Thursday, July 23, 2009

Paris - Day 2

I learned the last time I was in France that museums are closed on either Monday or Tuesday. I brought a handy index card listing which we could go to on each day. In retrospect, it was fortunate that we went to the Louvre on Monday - I'm not sure our feet could have handled it the next day.

The museum's Egyptian collection is quite impressive. From statues, parts of tombs, and hyroglyphics, to jewelry and tools, it was amazing to imagine these items, 5,000 years old, being used.

The building itself is quite impressive also, dating back about 800 years. When construction started, it was only to build a fortress along the Seine. It later became a royal residence (holding collections of art, including the Mona Lisa and Venus de Milo, for private viewing) until the court left Paris for Versailles (more on Versailles on "Day 3") in 1682. During the revolution in the 1790s, a state museum opened at the Louvre. The building underwent significant renovations in the 1980s, including the contruction of the glass pyramid, in order to accommodate a large number of visitors.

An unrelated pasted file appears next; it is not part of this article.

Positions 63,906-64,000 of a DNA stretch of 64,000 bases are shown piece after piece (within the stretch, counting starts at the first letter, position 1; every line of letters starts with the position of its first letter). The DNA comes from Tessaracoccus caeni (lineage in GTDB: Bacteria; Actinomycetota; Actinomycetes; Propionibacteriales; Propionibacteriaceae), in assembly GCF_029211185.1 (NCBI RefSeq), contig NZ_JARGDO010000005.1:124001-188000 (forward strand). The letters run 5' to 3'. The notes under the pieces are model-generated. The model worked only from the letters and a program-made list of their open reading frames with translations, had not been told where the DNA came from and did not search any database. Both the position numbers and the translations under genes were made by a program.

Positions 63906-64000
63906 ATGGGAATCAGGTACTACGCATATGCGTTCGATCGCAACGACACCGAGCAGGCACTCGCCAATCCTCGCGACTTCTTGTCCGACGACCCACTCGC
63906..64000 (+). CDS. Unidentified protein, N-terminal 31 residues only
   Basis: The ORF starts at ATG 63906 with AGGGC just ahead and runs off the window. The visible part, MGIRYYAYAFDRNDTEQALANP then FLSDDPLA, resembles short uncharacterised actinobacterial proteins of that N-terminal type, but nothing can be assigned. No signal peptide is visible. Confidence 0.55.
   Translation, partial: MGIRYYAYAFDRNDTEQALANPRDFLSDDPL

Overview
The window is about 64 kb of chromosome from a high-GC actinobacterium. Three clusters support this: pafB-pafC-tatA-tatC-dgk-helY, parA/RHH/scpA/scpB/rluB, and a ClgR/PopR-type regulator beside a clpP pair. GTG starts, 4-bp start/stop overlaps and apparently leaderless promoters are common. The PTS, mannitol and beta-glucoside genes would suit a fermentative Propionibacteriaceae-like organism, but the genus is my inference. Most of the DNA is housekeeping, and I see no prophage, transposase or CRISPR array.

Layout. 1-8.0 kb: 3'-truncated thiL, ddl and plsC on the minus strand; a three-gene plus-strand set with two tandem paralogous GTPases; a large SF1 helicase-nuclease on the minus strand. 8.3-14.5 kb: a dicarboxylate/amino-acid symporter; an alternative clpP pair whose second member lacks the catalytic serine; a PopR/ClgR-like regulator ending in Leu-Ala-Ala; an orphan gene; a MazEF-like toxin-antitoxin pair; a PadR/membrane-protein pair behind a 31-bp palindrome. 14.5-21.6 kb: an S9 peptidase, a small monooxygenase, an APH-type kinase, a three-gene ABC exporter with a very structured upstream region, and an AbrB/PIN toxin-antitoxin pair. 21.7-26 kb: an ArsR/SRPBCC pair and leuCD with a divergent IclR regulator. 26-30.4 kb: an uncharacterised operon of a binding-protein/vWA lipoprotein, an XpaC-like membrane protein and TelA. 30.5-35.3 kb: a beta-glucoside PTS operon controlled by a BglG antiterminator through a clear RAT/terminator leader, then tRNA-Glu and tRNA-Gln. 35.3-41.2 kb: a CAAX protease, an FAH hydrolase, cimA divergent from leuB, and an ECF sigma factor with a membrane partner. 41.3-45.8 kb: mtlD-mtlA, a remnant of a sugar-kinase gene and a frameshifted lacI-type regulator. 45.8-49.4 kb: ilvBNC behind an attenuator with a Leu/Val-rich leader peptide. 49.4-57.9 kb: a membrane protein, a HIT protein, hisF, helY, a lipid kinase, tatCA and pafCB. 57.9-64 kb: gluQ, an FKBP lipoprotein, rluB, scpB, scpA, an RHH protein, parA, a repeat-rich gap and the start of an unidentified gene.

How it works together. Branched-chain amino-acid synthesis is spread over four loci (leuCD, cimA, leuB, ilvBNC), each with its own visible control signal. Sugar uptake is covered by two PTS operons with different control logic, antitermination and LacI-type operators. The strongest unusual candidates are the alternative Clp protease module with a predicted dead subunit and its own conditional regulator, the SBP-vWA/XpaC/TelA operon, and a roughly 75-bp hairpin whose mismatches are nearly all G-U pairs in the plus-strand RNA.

After the Louvre, we headed south toward the Catacombs only to discover that they're closed on Mondays. To make use of our two-day museum passes, we then found our way to the Centre Pompidou, a museum of modern and contemporary art built in the 1970s. It held a lot of interactive video art. It cost extra money to go to its temporary Kandinsky exhibit and so we stayed mainly on one floor and looked at a great collection of Alexander Calder's work.

From there we headed to Montmartre and Sacre Coeur. A creepy guy commented that Summer looked like Amy Winehouse - she doesn't, at all, except that both are caucasian and both have tattoos. Tattoos were far less prevalent among Parisians than they are here, even among young people.

Finally, we got carry out from Pizza Hut (yes, Pizza Hut) and sat and ate on steps near the Seine, near Les Invalides, and got some great pictures of the City of Lights.

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